A less expensive contactless printing technique is generally known as the drop-on-demand ink jet printing head. This arrangement is generally less expensive because drops are merely ejected from a multiplicity of nozzles rather than the directed stream from the nozzle used in a continuous ink jet arrangement. Characters are formed by the relative movement of the array of nozzles and by allowing drops from preselected ones of the openings. That is, in the drop-on-demand technique, characters are formed dot per dot or by numbers of dots at a time whereas in the continuous ink jet technique, the particular line constituting a particular character is formed by deflecting ink flowing from an opening. The deflecting means in conjunction with the requisite control of ink pressure incurs substantial expense in the continuous ink jet technique. The use of drop-on-demand techniques, however, has been somewhat limited because the print head therefor must be quite accurately positioned proximate the envelope surface to avoid the relative misplacing of dots and, hence, to ensure an adequate print quality. Thus, the use of such a printing technique exacerbates the problems inherent with envelope thickness variations. In fact, conventional envelope transport techniques effectively prohibit the use of the less expensive drop-on-demand techniques in mailing systems due to the complications resulting from the thickness variations of stuffed envelopes.
Consequently, there is a considerable need for a substrate transport apparatus that not only enhances the results of continuous ink jet printing techniques but also allows the reliable use of drop-on-demand ink jet techniques for printing on substrates that vary in thickness. Such a substrate transport apparatus clearly offers considerable savings to a large number of mail handling facilities.
Accordingly, it is one object of the present invention to provide a substrate transport apparatus that substantially overcomes the above recited complications and drawbacks.
This object is accomplished, at least in part, by a substrate transport apparatus having means for compliantly urging a substrate against a registration member.
Other objects and advantages will become apparent to those skilled in the art from the following detailed description of the invention read in conjunction with the appended claims and the drawings attached hereto.
FIG. 1 is a plan view, not drawn to scale, of a substrate transport apparatus embodying the principles of the present invention;
FIG. 2 is a side view, also not drawn to scale, of the apparatus shown in FIG. 1;
FIG. 3 is an illustrative pictorial view of a portion of a transport mechanism adaptable for use with the apparatus shown in FIG. 1; and
FIG. 4 is a plan view, not drawn to scale, of another substrate transport apparatus also embodying the principles of the present invention.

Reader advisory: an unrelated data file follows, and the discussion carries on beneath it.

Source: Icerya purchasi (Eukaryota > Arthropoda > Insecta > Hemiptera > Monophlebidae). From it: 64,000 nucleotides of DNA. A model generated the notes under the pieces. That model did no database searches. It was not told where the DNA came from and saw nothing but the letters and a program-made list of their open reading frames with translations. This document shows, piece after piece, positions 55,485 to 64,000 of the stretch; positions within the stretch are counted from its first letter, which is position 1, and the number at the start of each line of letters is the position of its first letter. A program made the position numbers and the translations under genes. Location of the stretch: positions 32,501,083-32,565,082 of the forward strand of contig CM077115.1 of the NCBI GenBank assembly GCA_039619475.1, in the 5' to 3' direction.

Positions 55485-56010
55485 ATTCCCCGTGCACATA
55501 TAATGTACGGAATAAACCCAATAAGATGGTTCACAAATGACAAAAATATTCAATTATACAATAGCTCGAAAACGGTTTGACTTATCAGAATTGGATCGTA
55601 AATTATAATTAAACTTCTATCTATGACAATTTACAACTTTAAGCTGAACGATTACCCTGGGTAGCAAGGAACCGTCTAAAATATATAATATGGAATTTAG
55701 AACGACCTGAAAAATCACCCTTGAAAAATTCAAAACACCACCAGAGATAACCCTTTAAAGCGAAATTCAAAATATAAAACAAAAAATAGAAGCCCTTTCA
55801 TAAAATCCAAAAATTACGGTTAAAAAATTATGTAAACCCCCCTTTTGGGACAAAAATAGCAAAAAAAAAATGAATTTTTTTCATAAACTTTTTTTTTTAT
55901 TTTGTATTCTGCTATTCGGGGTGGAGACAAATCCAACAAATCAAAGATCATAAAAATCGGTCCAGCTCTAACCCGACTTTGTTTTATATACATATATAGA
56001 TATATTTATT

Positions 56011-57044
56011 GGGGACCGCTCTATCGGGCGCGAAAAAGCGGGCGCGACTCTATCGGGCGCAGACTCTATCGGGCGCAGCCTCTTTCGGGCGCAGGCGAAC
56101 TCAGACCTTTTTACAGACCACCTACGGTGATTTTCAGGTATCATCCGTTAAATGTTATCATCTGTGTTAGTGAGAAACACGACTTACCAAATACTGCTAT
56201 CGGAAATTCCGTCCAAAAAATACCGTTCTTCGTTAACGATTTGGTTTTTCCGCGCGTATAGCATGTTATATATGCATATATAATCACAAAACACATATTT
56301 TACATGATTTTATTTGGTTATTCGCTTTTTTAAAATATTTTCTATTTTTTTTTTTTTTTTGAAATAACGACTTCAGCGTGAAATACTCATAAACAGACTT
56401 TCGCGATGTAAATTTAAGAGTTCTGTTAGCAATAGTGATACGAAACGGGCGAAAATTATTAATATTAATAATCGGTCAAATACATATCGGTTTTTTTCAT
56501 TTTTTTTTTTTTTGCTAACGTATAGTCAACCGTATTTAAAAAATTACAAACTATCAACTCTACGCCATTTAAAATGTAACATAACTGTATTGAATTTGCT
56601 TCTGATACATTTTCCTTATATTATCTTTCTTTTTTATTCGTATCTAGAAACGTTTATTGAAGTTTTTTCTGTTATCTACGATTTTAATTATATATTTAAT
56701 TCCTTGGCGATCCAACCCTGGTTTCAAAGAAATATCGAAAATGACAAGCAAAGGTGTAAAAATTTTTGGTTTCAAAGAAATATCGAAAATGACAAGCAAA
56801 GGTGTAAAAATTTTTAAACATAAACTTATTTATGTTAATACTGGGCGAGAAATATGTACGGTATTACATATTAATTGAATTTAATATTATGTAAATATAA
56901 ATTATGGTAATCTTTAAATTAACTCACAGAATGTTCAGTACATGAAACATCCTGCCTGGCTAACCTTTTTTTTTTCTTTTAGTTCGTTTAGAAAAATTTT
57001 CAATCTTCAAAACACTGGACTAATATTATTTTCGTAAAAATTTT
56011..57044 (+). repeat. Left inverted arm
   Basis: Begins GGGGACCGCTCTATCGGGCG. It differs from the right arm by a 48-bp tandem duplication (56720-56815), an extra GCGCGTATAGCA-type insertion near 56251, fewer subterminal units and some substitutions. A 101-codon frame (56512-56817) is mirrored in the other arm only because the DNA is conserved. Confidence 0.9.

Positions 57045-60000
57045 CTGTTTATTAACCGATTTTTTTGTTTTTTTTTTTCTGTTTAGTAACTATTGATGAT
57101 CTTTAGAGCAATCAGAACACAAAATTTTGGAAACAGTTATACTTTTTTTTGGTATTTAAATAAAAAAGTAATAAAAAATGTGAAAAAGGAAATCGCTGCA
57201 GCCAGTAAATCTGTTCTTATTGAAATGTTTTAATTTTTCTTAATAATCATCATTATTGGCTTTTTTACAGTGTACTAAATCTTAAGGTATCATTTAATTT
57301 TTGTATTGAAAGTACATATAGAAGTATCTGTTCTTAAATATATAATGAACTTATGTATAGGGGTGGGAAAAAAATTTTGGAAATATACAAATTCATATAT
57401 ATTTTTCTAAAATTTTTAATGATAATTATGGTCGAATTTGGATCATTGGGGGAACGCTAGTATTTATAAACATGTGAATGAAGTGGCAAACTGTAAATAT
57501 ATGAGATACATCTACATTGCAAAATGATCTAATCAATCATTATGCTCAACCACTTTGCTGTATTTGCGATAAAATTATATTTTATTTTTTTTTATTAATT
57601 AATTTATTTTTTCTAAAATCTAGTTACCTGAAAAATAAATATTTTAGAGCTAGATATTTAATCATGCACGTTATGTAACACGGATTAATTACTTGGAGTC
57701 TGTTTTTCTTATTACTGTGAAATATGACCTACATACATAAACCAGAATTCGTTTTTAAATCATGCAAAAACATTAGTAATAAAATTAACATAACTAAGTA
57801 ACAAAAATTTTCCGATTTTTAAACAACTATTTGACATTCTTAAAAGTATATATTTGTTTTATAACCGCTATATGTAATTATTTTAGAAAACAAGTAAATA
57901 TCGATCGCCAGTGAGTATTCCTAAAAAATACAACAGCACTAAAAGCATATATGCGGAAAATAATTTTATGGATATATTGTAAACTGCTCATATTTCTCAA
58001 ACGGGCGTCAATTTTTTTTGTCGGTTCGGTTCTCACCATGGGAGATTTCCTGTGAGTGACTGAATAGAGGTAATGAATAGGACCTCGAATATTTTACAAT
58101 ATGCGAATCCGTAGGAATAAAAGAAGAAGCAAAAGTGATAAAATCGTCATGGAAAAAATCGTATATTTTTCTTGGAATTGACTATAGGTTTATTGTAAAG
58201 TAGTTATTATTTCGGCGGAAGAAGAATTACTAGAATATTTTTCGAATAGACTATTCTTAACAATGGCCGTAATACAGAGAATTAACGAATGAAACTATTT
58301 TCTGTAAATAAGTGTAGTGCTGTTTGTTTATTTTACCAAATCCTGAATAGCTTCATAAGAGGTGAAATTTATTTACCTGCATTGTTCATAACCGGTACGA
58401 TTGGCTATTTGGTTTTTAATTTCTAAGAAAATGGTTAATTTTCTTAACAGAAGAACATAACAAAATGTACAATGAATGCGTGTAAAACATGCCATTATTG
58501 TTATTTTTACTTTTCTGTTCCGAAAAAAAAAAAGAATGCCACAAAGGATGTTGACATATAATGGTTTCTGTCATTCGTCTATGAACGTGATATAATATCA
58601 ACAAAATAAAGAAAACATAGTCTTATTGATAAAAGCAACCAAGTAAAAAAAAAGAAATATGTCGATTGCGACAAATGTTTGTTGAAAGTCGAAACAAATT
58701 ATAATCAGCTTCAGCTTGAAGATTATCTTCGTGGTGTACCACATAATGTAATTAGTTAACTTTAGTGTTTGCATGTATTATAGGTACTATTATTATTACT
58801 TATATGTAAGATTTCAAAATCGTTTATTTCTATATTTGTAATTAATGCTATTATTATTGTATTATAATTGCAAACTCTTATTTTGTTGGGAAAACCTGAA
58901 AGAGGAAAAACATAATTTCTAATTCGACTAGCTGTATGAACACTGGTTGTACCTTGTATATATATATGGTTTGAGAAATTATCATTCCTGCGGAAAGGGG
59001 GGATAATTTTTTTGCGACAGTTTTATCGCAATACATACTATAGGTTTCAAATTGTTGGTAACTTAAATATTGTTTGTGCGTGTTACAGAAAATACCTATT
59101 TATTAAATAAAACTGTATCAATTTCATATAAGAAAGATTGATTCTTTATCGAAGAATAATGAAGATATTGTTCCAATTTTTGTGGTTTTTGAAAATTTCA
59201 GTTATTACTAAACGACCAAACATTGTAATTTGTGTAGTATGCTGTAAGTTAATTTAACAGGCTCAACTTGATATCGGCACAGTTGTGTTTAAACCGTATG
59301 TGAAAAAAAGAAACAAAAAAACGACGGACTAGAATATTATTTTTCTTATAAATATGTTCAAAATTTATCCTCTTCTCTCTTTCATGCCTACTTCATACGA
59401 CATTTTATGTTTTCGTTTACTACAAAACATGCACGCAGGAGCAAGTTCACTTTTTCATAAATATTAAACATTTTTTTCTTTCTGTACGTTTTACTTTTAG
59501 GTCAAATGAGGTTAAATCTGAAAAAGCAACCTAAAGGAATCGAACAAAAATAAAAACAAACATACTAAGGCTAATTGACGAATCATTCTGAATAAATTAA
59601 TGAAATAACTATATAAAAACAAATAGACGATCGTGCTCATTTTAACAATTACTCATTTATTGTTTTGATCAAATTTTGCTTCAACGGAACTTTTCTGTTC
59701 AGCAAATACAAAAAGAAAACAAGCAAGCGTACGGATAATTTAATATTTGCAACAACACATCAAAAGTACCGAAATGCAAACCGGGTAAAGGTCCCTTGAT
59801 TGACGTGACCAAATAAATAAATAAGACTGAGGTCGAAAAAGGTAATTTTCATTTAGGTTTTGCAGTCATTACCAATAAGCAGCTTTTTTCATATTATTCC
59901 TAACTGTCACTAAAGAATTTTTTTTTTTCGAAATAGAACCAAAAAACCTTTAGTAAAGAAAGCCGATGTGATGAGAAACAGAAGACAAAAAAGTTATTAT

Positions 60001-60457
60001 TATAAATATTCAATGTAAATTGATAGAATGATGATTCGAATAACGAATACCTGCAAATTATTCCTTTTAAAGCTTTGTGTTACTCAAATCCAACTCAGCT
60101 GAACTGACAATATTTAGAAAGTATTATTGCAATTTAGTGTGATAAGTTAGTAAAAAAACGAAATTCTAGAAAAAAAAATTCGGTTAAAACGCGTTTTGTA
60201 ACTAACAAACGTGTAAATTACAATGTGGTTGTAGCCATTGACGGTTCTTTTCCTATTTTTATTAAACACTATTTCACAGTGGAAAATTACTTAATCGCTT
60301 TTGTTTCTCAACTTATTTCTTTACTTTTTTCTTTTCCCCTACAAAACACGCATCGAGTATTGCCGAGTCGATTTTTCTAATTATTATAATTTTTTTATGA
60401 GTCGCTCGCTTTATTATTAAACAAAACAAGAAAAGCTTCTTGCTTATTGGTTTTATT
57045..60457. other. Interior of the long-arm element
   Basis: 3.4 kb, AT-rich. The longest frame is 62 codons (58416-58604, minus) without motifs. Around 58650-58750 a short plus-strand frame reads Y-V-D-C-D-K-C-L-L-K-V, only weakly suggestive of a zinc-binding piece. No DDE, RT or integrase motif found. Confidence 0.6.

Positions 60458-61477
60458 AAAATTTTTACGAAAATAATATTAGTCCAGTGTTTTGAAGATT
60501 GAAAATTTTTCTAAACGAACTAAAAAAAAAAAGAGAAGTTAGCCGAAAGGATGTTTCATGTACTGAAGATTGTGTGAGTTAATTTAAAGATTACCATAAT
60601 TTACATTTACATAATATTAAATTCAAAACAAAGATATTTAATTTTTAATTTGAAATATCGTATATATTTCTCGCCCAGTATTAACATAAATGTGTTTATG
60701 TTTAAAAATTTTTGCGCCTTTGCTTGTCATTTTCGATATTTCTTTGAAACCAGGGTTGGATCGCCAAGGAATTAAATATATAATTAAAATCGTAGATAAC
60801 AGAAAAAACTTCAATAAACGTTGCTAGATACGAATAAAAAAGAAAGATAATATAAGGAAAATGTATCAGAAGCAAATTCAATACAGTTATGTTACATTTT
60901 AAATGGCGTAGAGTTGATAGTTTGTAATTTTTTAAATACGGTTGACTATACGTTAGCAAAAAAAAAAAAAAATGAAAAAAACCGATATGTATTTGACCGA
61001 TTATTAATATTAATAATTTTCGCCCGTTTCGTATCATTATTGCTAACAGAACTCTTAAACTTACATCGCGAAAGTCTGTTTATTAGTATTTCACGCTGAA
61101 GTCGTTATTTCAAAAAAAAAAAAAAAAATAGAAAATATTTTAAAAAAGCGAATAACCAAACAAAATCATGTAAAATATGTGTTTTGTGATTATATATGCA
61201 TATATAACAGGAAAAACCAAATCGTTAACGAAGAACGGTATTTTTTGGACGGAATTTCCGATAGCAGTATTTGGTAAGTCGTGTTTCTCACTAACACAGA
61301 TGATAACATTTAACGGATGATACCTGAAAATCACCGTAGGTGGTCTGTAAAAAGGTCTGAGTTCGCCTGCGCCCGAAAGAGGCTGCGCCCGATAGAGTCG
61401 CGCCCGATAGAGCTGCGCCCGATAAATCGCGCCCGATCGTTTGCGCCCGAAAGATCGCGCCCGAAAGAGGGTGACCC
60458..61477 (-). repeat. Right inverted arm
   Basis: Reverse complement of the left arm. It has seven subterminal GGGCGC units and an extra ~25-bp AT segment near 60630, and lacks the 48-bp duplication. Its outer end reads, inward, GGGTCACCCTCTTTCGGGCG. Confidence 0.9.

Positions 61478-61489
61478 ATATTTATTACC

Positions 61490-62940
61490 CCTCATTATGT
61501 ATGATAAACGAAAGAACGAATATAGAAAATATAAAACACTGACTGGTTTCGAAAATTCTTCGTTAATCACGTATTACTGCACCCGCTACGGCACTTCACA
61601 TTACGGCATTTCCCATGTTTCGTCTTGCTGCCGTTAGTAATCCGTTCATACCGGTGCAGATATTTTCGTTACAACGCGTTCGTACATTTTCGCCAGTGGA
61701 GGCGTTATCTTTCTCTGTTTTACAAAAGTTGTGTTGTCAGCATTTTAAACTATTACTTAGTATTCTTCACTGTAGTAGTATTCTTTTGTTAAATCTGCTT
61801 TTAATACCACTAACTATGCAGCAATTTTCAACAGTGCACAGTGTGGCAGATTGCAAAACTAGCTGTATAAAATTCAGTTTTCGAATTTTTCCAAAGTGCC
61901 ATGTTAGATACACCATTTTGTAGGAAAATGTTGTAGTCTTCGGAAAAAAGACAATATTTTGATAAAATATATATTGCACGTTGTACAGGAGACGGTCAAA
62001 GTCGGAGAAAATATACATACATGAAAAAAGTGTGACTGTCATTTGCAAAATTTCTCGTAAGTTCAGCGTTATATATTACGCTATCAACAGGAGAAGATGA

A typical environment wherein the present invention is particularly useful is the system 10 shown in FIG. 1. The system 10 is exemplary only and is not intended to be limiting in any way with regard to the present invention. The system 10 can, in a mail handling environment, for example, be used to print information upon envelopes as envelopes are passed thereacross. Alternatively, the system 10 can be used to read information previously provided on such envelopes. The system 10 includes a deck 12 for supporting envelopes that are transported thereacross. Typically, an envelope is received from an associated mail preparation machine, not shown in the drawings, that delivers, for example, via conveyor belt, the envelope to the deck 12. The system 10 further includes first and second deck drive rollers, 14 and 16, respectively, that convey the envelopes upon the envelope being fed thereto along the deck 12. The first and second deck drive rollers, 14 and 16, respectively, convey the envelope across the deck 12 to a spring loaded ramp 18 having a compression means 19, such as a spring, allowing the ramp 18 to be depressed and thus, effectively, guide the envelope, regardless of the thickness thereof, beneath a fixed registration, or plate, member 20 and, thus, beneath, in this embodiment, a print head 22. In the preferred embodiment, the registration, or plate, member 20 includes a head viewing opening 21, shown in FIG. 4, wherethrough the print head 22 can print upon an envelope passing thereunder. Naturally, in an embodiment wherein the head 22 is adapted for optically reading information from the envelope, the opening 21 is made large enough to encompass the viewing field of the optical reader. Preferably, the system 10 is also provided with first and second deck idler rollers, 24 and 26, respectively, that are skewed, with respect to the direction of travel (indicated by the arrow 30 in FIG. 1) of the envelope passing across the deck 12, toward a stationary edge registration fence 28. The skewed deck idler rollers, 24 and 26, effectively guide each envelope against the stationary edge registration fence 28 that extends, in this embodiment, beyond and along both the deck 12 and the registration, or plate, member 20.